harmony of the group receives a discreet harmonic resolution:

(7) In the passages sung recto tono, the succession of harmonies will be arranged according
to the rhythm of the recitation of the text:

(8) The last note of a group, when it occupies the antepenultimate place before the
shared note of the pressus minor is sometimes emphasized in the accompaniment; this note
receives in addition a secondary accent in the vocal execution:

(9) We also sometimes emphasize the rhythmic-melodic division of a composite group

when this is advantageous either for the harmony or the voice leading, or, above all, for
practical execution:
(10) An isolated punctum sung at the same pitch as the preceding group, benefits from
being set in relief against a light harmony:

(11) The last note of a final cadence sung on another syllable but on the same pitch as
the preceding note, ordinarily requires a supporting harmony, preferably introduced by a

We ask our readers to carefully examine similar examples that occur on nearly
every page of our harmonization. Occurring in close relation with the complete melody
and harmony, these demonstrate all our intentions more clearly. Organists who have an
understanding of the flexibility of Gregorian rhythm will soon grasp – we hope – the range
and subtleties of our harmonic and rhythmic solutions. They will develop a taste for it and
will congratulate themselves for having understood these solutions, which are all the
more beneficial for the vocal execution itself.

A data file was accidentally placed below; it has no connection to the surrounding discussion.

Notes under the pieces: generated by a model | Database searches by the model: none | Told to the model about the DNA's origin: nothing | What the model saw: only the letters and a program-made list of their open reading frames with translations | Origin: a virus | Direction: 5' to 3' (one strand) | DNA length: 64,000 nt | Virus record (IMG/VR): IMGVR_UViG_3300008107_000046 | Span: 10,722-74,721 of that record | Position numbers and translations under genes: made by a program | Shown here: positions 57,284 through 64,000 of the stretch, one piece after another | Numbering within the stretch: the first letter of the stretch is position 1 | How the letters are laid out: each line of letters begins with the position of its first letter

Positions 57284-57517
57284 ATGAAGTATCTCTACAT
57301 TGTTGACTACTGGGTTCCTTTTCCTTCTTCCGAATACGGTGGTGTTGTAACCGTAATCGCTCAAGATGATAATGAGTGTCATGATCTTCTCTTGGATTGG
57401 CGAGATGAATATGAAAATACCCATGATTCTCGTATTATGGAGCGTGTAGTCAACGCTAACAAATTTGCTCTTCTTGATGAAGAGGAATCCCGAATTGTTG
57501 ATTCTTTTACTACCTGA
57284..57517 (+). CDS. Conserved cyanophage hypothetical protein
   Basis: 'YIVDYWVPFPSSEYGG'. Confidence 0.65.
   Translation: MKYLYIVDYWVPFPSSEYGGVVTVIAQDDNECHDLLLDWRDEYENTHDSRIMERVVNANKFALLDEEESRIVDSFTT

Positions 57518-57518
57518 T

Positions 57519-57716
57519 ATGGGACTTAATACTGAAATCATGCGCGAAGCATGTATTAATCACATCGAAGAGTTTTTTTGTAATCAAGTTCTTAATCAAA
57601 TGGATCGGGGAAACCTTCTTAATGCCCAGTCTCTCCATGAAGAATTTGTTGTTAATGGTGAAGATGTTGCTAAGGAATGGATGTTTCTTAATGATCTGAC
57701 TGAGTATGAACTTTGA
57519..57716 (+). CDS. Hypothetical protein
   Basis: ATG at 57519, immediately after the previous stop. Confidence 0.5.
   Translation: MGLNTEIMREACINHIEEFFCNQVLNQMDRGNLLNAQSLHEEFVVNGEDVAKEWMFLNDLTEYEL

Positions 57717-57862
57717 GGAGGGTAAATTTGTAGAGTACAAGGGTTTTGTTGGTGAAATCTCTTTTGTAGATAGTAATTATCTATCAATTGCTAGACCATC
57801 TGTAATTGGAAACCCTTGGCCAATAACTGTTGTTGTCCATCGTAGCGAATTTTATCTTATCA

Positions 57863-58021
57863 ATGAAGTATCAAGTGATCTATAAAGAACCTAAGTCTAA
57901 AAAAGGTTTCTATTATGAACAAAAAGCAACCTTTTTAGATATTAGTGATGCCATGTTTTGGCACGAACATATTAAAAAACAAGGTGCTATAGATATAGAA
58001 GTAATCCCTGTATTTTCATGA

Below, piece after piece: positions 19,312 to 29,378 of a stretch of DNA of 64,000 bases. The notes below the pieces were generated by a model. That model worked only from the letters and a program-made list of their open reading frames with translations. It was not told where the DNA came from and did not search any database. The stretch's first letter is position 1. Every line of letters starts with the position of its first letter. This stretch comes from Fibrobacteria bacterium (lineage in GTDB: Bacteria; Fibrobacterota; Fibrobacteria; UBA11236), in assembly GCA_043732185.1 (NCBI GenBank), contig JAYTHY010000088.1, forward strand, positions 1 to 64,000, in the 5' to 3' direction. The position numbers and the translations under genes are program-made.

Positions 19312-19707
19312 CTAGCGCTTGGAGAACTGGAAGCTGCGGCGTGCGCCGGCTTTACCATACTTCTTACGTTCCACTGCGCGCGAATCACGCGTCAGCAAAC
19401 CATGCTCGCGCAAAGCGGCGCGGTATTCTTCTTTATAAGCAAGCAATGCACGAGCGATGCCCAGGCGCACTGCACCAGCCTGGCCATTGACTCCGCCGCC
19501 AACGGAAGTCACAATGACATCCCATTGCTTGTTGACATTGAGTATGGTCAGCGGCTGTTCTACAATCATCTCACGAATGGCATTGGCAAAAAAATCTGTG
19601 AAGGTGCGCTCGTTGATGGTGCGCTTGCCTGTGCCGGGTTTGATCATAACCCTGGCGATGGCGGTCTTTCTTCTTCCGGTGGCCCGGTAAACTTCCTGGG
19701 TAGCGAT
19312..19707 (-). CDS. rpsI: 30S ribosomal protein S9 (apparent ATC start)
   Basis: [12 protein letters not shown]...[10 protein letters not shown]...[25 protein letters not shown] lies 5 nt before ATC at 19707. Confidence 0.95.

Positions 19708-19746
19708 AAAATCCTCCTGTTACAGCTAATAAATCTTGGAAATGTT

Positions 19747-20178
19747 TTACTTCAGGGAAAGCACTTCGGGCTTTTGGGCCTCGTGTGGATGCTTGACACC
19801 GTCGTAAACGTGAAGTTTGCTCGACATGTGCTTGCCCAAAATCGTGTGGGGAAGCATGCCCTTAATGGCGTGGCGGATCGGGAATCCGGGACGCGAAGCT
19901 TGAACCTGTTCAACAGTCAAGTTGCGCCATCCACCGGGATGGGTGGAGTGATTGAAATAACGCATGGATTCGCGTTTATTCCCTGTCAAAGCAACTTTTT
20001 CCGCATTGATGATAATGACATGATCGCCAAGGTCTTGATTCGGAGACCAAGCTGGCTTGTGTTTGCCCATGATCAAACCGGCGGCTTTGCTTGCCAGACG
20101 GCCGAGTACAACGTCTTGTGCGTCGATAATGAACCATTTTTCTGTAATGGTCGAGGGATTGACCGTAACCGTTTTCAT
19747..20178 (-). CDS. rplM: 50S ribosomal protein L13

We invite musicians to take into consideration, not only from a rhythmic

standpoint, but also from a harmonic and polyphonic point of view:

(a) the movement of the lines reserved for the intermediary voices in polyphony,
that of the tenor and especially that of the bass
(b) the constant and varied use of shared notes in different voices
(c) the pleasing use of pedal notes in the bass, tenor, and even alto
(d) the frequent application of conjunct motion in the movement of voices
(e) the richness of harmonic nuances obtained by minimal movement of voices
(f) the rigorously modal character of the accompaniment

Numerous applications of these diverse devices appear in the body of this work,
and we consider it superfluous to include them here.

In basing our work on the principles duly established, we did not believe it
necessary to strictly adhere to those principles without permitting exceptions. Thus,
for aesthetic reasons, we have not removed certain fifths and octaves, the elimination
of which would have caused many discordant resolutions, nor have we absolutely
condemned the free entrance and the resolution of certain dissonances. In the case of
conflict between the rule and the aesthetic solution, we have always favored
flexibility. This license will not disrupt the strictness nor the archaic and logical
harmonization of the overall work.

When the Nova Organa Harmonia is submitted to a detailed examination and to a

comparative study, with greatest interest we will publish a practical manual of our
Gregorian accompaniment.1 It will be the methodological synthesis and will be useful to
this work. It will facilitate the analysis not only of specific formulas, as we just did in the
preface, but of a great number of varied examples, and it will not fail to point out, in
justifying them, the accepted exceptional solutions.


1 As mentioned above, Flor Peeters was chosen to complete this task, and his treatise underwent numerous editions.
SAMPLE PAGE (Nova Organi Harmonia) • Page 147, PARS II
SAMPLE PAGE (Nova Organi Harmonia) • Page 237, PARS I